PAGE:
Tuesday, 10 March 2015


2310 Chaffee Drive, St. Louis, MO 63146 USA
 314.524.6000 | 314.692.0380
 Aerodynamics were the topic of the moment in the late Fifties and early Sixties. The search for efficiency was nowhere more prevalent than in Italy where its cadre of talented, imaginative, creative coachbuilders sought to wring high speed performance out of small displacement powerplants. The likes of Abarth and Conrero produced amazing power from high strung little engines. Pinin Farina, Bertone, Ghia and Zagato maximized the efficiency of their coachwork with conventional, but also imaginative, bodies
This was the time of Franco Scaglione’s Bertone B.A.T.s, Abarth’s diminutive record-setters, Ghia’s Gilda and the double-bubble Abarths. Coachbuilders like Pinin Farina built their own wind tunnels to refine road car designs, then stretched conventional wisdom with advanced concepts.
In a period of continuous experimentation perhaps no vehicle pushed the boundaries like the Pininfarina X. Years of experimental and empirical experience had shown that the teardrop was the most efficient way to minimize the resistance of a solid body (an automobile or airplane) passing through a fluid (air.) The problem remained for designers to adapt the shape of an automobile with four wheels and room for four passengers to the teardrop shape without becoming large and impractical.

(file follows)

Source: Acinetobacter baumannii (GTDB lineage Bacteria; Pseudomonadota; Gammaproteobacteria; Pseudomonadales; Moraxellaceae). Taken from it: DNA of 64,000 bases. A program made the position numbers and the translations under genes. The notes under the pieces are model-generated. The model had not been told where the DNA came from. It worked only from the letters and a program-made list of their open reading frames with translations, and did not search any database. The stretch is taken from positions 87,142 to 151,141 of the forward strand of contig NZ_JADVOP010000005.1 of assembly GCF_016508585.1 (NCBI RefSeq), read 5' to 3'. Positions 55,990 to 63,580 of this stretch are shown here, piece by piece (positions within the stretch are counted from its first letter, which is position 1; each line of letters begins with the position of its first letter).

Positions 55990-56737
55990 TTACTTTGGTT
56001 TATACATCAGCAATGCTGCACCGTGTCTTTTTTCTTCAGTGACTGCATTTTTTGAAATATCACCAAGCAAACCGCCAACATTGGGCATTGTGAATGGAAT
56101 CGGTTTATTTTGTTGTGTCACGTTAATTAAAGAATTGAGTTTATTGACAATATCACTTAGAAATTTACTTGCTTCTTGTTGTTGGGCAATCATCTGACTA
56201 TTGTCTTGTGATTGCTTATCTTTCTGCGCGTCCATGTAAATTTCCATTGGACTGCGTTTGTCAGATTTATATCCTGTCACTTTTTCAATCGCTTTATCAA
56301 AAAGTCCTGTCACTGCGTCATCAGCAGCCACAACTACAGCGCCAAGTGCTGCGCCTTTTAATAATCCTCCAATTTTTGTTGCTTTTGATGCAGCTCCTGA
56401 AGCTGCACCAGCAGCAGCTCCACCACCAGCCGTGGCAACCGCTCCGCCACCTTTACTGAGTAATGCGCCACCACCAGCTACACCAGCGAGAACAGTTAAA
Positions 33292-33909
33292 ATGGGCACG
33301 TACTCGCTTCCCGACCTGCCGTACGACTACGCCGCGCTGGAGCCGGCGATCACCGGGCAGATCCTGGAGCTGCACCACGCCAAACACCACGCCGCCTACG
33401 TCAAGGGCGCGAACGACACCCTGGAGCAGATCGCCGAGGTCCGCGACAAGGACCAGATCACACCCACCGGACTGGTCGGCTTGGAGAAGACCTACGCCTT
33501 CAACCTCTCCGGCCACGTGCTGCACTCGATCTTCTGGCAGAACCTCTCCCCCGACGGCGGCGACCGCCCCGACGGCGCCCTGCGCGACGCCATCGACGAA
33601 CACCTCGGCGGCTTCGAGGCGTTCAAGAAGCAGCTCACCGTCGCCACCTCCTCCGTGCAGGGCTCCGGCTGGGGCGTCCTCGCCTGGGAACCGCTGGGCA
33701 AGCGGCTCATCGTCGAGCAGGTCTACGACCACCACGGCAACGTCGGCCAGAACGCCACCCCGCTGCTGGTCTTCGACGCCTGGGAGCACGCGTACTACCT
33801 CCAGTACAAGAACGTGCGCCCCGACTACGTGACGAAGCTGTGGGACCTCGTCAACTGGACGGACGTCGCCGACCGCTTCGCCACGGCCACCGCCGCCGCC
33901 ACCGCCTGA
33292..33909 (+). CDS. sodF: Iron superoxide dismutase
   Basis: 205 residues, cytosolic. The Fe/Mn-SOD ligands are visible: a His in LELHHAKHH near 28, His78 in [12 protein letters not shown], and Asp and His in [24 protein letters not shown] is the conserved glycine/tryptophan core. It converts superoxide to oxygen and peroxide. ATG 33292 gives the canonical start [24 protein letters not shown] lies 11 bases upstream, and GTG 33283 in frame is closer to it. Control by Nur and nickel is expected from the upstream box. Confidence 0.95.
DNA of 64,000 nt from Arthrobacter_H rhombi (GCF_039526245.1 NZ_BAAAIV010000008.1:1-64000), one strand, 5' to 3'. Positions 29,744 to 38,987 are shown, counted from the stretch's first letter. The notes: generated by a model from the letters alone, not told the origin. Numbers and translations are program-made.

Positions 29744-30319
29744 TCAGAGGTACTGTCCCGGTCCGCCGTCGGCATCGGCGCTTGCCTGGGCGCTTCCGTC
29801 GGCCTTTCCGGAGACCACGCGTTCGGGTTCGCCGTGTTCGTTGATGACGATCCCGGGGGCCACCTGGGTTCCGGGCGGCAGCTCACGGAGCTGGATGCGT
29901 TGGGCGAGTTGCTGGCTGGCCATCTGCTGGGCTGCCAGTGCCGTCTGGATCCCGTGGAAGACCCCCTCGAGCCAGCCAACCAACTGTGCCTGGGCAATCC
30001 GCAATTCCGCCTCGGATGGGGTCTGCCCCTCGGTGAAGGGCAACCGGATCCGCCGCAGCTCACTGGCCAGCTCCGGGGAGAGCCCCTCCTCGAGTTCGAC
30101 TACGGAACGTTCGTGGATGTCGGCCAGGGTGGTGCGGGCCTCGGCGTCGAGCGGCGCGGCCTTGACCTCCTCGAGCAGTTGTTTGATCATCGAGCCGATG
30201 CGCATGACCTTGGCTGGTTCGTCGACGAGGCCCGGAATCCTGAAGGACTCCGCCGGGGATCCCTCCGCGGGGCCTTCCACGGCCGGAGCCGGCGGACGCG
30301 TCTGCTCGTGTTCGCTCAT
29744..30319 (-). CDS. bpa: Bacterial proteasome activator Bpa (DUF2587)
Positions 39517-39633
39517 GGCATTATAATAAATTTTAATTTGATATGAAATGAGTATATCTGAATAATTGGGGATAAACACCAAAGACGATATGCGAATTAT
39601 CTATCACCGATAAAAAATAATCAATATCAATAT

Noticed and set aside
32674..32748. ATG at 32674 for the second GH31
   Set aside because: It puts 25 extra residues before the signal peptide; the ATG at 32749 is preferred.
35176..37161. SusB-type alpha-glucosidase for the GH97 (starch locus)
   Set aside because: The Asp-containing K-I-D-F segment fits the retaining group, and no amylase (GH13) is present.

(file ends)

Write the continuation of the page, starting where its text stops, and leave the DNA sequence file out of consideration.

Pinin Farina (it would become Pininfarina in 1961) resolved this issue with its 1960 concept, called the Pininfarina X. Instead of a conventional 4-corner layout for the wheels Pininfarina (we’ll defer to the later name) created a cruciform platform with a single steering wheel at the front, a single driving wheel at the rear and two outrigger wheels on the sides positioned behind the four doors. Large fins at the rear (it was, after all, 1960 when fins were ‘in’ and the teardrop shape provided little in the way of lateral or crosswind stability) stabilized the Pininfarina X’s dart shape.

There was, even in the Fifties and Sixties, no more daring and imaginative approach to breaking the mold of conventional automobile design.
It is powered by a diminutive rear-mounted 1089cc Fiat four producing just 43 horsepower with a 4-speed transmission driving the single rear tire. The coefficient of aerodynamic drag is just 0.23, a figure that even the most modern fuel efficient automobiles can only aspire to achieve.
 Shown at Turin in 1960 and Brussels in 1961 by Pininfarina, it resided in the company’s museum until 2007 and is in largely original and unmolested condition with sound paint and interior. Unusually for a design concept it was engineered and built by Pininfarina as a running, driving vehicle. Batista ‘Pinin’ Farina is believed to have driven it to various manufacturers in an effort to have its concept implemented in production and today it runs and drives.
 Over half a century old, Pininfarina X is still in the vanguard of automobile concepts, a car that will draw attention away from the latest concepts, limited production, high efficiency vehicles on any show field, tour or event. It will be the most amazing, scene-stealing, dramatic vehicle anyone could ask to drive.


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